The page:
Caregiver support

Taking Care of Mom and Dad?

Being a caregiver has its challenges! Here’s some help!

You’re living your life with your family and career. Suddenly, you must take care of Mom or Dad (or a grandparent, sibling, uncle or aunt) – congratulations, you are now a caregiver! Becoming a caregiver can be overwhelming. Below, I share resources and tools to help you make the best decisions and provide the best care for your loved one.

First, the Legal Stuff

If you are going to be making decisions on behalf of your loved one, you will need two important documents in the state of Florida (each state may have different requirements, consult with an attorney for the specifics of your state):

  1. A Durable Power of Attorney
  2. A Healthcare Surrogate

As you start to deal with health insurance and doctors and hospitals, some will ask if you have these documents and can produce them if needed; others will want a copy on file.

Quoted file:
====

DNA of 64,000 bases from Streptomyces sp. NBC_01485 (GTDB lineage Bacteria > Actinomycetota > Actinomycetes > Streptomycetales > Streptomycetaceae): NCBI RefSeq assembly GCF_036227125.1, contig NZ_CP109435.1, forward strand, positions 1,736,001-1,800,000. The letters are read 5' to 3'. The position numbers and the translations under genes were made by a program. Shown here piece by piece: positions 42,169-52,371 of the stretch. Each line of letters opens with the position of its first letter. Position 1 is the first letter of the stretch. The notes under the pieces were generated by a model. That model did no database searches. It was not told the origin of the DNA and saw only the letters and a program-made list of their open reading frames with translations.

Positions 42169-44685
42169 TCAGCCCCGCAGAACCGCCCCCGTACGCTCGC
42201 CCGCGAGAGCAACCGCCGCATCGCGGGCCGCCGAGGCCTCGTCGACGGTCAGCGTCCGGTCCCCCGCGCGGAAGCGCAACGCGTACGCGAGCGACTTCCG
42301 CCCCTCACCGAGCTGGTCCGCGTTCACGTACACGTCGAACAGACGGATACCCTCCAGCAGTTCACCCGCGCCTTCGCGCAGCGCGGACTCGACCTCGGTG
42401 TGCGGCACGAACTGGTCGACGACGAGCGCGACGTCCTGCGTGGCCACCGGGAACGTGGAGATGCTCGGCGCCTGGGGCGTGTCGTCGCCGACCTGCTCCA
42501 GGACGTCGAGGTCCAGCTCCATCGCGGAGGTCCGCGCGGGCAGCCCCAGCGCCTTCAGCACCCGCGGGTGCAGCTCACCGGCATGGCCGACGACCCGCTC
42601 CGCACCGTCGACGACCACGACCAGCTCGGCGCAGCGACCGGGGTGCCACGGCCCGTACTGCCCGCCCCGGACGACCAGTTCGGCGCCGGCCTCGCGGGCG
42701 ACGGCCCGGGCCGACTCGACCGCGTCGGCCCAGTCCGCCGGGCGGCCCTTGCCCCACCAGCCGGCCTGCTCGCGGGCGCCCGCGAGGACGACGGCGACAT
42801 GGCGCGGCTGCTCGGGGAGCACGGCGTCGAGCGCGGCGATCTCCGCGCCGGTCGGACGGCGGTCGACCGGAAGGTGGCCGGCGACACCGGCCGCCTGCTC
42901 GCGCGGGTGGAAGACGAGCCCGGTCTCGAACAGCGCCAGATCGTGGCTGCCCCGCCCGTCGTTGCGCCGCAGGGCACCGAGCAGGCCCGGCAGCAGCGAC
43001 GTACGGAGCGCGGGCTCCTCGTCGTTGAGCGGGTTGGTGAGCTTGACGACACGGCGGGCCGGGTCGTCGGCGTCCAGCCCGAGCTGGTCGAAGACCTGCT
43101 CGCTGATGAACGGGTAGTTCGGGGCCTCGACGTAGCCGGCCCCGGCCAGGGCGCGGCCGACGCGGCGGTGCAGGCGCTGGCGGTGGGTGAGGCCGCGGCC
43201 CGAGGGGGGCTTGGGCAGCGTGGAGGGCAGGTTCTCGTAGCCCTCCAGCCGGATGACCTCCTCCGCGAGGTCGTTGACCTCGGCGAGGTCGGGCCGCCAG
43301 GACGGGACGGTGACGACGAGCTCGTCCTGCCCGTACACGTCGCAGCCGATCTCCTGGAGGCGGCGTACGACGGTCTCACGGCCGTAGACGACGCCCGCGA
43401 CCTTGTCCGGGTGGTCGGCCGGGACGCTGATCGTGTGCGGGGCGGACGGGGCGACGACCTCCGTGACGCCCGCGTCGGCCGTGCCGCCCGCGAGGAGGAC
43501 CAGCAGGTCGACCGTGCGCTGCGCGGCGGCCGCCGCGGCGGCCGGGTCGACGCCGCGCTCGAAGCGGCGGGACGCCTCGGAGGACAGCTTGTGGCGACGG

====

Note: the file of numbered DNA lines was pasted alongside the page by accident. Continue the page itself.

I recommend using an actual attorney and avoid quickie template solutions. You want to make sure if anything happens, those documents will hold up in court.

Healthcare Power of Attorney

Get Organized

I learned quickly that I was having to explain too much, repeatedly, trying to remember what medications to give when, how many times a day and at what dosages, and that nurses in hospitals and rehab centers didn’t always pay attention to notes in the record regarding allergies and sensitivities. So I created the following three documents. Many nurses and doctors said, “I wish everyone did this!” So, here they are.